Saina Nehwal suggests extension of Olympic qualification period

Saina and her husband Kashyap said that the reduced number of tournaments leaves very little chance for players on the fringe of qualification to improve rankings.

Parupalli Kashyap and Saina Nehwal. (File photo)   -  RITU RAJ KONWAR

Shuttlers Saina Nehwal and Parupalli Kashyap on Saturday sought clarity on the situation around the outbreak of coronavirus and suggested that the qualification period for the 2020 Tokyo Olympics be extended in light of tournaments getting cancelled as part of precautionary measures taken against the epidemic.

In a series of tweets, Saina and her husband Kashyap said that the reduced number of tournaments leaves very little chance for players on the fringe of qualification to improve rankings.

“Qualification period can be extended if the tournaments are getting cancelled cause of #coronavirus (sic.),” Saina said, tagging the Badminton World Federation (BWF) and the International Olympic Committee (IOC).

 

“It will be unfair for most of the players who are really close to qualifying for Olympics 2020,” she said.

READ: Olympics: Asian wrestling qualifiers postponed over coronavirus threat

Saina made her comments while retweeting Kashyap, who also provided an update on a back injury that he suffered during the Spain Masters earlier in the month.

“We all had 7 events starting from Spain Masters until the Singapore Open and few have the Asian Champs too,” tweeted Kashyap.

“Now that German Open is cancelled and Swiss Open looking doubtful and Singapore and Malaysia Opens also with the same worries, it will be completely unfair for so many athletes who are on the borderline of qualification at this moment.

 

“7 events are a lot of events considering the best 10 performances in a qualifying period are chosen. If at all the virus is contained and slowly everything comes back to normalcy in a few months and the Olympics takes place on same dates then BWF and IOC have to revise and extend the qualification dates and make sure they add on the events later or make it a fair qualification.

“I understand that everything has to be assumed at this moment but I hope all the athletes have a fair chance to qualify for the Olympics. Many players were injured in the last year when the qualification period started and now if they’re fit and hope to do well in the next events, what happens to their qualification chances if most the events are doubtful as of now,” Kashyap asked.

Saina, who became the first Indian to win an Olympic medal in badminton, is in a race against time to make the cut for Tokyo 2020. Her current Olympic qualification rank is 22 and with P.V. Sindhu ranked seventh, Saina has to be ranked within the top 16 to qualify.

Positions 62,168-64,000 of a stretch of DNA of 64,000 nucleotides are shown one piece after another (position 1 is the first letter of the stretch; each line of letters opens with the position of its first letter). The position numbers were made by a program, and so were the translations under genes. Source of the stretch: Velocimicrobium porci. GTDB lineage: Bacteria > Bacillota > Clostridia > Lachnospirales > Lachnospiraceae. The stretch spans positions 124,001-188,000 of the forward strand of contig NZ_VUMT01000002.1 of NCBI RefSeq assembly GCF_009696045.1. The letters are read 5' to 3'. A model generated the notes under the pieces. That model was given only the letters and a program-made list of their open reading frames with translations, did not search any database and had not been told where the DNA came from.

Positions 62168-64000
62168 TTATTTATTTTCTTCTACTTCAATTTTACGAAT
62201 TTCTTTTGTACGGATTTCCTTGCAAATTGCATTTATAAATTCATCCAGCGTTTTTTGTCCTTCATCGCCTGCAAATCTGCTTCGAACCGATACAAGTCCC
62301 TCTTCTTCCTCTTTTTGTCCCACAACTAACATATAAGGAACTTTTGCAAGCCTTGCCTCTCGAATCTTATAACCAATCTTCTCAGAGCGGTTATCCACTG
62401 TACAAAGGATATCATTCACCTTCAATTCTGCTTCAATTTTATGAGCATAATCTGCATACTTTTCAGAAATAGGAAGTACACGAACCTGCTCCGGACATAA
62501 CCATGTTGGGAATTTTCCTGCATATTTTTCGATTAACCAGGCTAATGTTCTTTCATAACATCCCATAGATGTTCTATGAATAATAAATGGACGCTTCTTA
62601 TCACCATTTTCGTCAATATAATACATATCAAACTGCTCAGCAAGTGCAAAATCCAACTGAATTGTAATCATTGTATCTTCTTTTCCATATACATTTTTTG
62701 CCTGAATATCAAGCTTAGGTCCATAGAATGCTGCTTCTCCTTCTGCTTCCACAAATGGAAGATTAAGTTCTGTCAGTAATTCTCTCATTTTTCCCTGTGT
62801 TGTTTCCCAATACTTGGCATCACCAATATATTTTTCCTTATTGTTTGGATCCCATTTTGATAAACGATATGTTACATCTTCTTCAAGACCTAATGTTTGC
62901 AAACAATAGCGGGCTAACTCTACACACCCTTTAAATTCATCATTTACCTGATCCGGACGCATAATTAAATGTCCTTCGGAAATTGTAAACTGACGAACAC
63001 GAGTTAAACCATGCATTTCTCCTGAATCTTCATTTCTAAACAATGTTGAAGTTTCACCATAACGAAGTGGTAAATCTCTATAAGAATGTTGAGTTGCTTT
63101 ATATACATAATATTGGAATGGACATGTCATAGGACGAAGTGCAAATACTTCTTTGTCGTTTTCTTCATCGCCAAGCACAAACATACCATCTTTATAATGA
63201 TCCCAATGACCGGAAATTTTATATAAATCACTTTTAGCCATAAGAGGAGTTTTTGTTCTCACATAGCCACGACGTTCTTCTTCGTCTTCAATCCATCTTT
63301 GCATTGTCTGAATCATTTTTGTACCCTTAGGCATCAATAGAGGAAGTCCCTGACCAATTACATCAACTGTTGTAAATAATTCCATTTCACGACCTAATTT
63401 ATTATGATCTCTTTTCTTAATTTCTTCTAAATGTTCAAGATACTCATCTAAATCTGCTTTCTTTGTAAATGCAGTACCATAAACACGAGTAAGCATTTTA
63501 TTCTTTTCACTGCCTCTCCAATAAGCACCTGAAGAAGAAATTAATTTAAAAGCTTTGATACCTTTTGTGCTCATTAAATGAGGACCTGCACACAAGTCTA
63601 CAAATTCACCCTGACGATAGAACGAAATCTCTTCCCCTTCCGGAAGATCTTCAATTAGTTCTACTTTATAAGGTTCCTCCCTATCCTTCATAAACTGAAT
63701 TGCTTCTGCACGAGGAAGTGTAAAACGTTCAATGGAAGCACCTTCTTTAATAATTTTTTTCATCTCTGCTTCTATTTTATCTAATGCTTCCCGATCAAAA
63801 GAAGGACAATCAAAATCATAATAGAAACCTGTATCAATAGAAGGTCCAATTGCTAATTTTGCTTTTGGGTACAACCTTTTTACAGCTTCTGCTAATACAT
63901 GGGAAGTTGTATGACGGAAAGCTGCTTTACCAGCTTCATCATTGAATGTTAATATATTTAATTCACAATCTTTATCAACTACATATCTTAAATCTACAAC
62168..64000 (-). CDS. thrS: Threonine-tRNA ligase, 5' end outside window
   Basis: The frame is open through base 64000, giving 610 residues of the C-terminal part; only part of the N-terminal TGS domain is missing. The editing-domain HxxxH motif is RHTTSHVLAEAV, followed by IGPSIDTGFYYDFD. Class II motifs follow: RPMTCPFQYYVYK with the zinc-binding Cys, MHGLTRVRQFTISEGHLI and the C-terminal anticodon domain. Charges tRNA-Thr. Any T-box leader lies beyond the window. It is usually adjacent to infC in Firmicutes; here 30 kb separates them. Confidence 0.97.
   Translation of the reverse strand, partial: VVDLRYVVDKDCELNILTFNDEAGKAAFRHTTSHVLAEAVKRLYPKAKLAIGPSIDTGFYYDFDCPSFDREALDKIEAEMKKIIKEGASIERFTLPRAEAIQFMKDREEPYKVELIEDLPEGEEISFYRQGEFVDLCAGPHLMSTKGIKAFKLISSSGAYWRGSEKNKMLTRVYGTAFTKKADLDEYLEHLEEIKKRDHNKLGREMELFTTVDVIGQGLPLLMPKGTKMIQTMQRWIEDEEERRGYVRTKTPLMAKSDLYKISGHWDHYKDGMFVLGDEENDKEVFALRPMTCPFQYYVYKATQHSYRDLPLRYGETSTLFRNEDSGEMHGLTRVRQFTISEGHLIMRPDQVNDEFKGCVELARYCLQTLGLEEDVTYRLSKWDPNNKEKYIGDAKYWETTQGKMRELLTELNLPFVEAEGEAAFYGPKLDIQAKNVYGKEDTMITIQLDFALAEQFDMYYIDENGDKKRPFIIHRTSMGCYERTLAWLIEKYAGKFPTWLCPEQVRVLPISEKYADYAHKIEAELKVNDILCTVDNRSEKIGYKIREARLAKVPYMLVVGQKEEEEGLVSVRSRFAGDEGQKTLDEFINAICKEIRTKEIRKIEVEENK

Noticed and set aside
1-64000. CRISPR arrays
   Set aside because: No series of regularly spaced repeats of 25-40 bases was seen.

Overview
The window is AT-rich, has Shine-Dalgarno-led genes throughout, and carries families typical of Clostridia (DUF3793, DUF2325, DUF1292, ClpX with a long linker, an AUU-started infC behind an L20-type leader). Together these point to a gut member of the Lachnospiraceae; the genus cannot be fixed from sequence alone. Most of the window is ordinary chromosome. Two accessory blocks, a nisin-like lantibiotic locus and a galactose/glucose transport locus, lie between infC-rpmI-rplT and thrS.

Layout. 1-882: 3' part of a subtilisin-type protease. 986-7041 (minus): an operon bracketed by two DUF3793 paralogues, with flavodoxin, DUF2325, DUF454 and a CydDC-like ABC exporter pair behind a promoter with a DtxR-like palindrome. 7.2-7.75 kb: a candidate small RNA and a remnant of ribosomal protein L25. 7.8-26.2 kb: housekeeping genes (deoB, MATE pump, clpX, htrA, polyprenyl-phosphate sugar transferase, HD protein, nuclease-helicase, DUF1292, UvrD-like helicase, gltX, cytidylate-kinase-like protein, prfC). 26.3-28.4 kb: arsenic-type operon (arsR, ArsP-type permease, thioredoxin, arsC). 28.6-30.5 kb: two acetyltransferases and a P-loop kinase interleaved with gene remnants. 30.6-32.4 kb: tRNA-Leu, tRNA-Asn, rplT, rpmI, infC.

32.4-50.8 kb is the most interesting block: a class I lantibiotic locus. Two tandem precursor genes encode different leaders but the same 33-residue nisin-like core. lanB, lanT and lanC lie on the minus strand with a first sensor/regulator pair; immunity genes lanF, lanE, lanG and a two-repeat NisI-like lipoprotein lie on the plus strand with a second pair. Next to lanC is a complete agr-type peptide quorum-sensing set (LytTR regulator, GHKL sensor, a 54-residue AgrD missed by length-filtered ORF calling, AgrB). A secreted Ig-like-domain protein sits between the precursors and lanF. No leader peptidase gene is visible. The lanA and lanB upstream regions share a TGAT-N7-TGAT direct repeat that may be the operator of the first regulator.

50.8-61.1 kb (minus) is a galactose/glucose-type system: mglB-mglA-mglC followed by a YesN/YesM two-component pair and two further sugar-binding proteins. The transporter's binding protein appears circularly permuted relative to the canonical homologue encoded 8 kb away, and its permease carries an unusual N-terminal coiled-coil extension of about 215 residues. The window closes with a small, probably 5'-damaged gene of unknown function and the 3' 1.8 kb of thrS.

READ: Despite coronavirus outbreak, sports events to go on in Greece

Kashyap is ranked 24th while former world no.1 Kidambi Srikanth is 21st in the men’s rankings. The presence of World Championships bronze medallist Sai Praneeth in the 11th spot means that Kashyap and Srikanth must also look to finish in the top 16.

Earlier, the BWF had said that it is not making any adjustments to the Olympic qualification period despite a number of tournaments being cancelled or postponed — and thus dropping out of the qualification period — due to coronavirus.

“Any change to the existing Olympic qualification rules will affect different players both positively or negatively, and with the present level of postponement and cancellation, BWF does not believe that making changes is appropriate,” the BWF had said in a statement.

“The postponement or cancellation of tournaments is not within the control of hosts, BWF or the badminton community, but is caused by the ongoing developments as a result of COVID-19 in different areas of the world and decisions will be taken based on information provided by public health authorities,” it said.

The disease has caused a global crisis with the death toll in China, where it originated, reaching 2,835. It has led to disruption in the qualification calendar for the Olympics and raised questions as to whether the event itself can be held on the pre-determined dates.

Support Sportstar


Dear Reader,

Support our journalism — where text and pictures intermingle so seamlessly — and help us scale up your experience as the world changes around us. Your contribution is vital to our brand of uninfluenced, boots-on-the-ground reportage that’s worth your while. Clickbait sensationalism is not for us, but editorial independence is — we owe it to you.

Read the Free eBook

  Dugout videos